After three years of her bitching and moaning—which inevitably found me cornered in a stairwell while she gesticulated and huffed—I  finally asked if she wanted me to review the directions for the assignment and help her identify any shortcomings.
She gave me that famous Miss Piggy scowl. And said, “Why do students need directions?”

No joke.

I modified my question and framed it ineloquently while using the phrase “guidelines by which to complete the research and writing.”

The scowl remained, this time coupled with the downward nose-bend. “If I tell them what to do, I’ll be doing the work for them,” she finally said.

It was hard to take Miss Piggy seriously.

Especially when she was out of touch with quality control in her pedagogy.  She deemed even the mention of explaining an outcome, goal, or expectation beneath her.

Miss Piggy is not alone. There are hundreds of instructors on University, College, and CC campuses that feel like students should “just know.” They should “just know” how to navigate an online platform. They should “just know” good writing from bad. They should “just know” that the liver is not an organ in the neck.

I wonder where all of this “just knowing” should come from.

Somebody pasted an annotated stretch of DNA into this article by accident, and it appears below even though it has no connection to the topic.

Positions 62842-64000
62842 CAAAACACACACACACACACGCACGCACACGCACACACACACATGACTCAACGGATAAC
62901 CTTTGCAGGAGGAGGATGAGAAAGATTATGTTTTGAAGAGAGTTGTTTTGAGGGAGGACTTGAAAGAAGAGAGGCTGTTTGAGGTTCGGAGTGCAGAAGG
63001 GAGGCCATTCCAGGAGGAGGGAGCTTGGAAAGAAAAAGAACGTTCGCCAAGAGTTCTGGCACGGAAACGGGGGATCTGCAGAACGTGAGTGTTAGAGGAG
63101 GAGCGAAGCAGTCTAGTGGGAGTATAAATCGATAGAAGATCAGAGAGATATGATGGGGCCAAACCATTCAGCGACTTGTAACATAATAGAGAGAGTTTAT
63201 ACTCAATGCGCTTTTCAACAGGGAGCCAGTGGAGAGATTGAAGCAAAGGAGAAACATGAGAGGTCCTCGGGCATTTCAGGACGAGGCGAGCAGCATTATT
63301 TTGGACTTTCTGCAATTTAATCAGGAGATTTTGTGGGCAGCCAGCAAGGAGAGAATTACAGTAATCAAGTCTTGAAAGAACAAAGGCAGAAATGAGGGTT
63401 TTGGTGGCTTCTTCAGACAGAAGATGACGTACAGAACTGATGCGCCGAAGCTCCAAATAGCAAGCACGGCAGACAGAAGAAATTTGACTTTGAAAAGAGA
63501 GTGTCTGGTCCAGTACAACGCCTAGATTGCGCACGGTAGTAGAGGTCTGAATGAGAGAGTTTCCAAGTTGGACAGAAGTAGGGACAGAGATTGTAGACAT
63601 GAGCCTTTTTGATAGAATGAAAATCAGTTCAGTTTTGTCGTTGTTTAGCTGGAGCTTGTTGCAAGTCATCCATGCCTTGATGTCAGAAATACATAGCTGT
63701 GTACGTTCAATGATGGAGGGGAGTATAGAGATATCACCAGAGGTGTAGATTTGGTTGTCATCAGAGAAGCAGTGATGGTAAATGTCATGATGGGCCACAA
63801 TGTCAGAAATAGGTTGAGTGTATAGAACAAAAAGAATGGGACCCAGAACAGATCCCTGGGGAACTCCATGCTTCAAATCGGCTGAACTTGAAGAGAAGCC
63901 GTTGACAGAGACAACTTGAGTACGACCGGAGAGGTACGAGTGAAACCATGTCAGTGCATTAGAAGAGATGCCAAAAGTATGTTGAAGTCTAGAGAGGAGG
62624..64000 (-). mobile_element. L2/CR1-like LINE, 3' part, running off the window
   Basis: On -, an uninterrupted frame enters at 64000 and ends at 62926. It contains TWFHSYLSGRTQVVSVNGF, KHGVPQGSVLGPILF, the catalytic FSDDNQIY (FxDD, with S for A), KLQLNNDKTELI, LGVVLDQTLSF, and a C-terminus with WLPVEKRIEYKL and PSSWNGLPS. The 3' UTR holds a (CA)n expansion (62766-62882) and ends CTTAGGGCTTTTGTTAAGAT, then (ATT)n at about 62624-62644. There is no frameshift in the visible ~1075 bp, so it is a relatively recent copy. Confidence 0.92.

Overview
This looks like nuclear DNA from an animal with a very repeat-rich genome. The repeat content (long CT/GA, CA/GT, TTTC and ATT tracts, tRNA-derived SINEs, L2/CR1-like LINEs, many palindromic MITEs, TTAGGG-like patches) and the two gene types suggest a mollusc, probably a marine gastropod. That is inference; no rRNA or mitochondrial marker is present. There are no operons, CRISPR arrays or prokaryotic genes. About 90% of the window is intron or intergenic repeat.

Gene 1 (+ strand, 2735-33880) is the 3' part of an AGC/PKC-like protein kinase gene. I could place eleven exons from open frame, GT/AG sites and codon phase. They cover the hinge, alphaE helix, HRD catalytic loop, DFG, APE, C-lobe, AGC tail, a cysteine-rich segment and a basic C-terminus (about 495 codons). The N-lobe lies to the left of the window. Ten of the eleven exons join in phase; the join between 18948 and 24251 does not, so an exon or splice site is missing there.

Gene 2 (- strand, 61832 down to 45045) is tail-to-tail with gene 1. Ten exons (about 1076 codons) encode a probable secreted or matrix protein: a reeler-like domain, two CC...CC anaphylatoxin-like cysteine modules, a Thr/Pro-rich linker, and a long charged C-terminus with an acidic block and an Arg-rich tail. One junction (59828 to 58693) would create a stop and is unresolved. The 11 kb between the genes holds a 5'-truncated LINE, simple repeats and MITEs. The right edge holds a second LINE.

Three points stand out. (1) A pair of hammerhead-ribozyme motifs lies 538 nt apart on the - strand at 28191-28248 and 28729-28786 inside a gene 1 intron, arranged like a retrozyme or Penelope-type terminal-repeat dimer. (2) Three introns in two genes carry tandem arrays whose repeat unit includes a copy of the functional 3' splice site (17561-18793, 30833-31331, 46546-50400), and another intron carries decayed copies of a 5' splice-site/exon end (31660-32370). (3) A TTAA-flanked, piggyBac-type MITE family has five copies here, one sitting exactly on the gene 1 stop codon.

Chapter Five asserts “it is the lived experiences of the students and teachers, their actual interactions, in which teaching and learning are made manifest.” If this is the case—and I believe it is—Miss Piggy and her fellow players need to, as Grandma would say, “Git down offa their high horses.” The students, though they may be incapable of whipping up an ethnography of their own extended family, are sometimes the best teachers a professional educator can have (and so says the chapter). They adapt to technology more quickly than those of us who remember our first typewriters with near-sexual fondness. They were born into a world of .com, and are capable of using tools older instructors find frustrating. Instead of seeing them as peons who benefit only from expostulations from the mouth of a Muppet pig, perhaps they should be seen as potential equals who need a little guidance. Otherwise, when we forget to open a drop box or close a unit prematurely, we might find them looking at us and saying, “You’re the one implementing the technology, so shouldn’t you know how to do this?”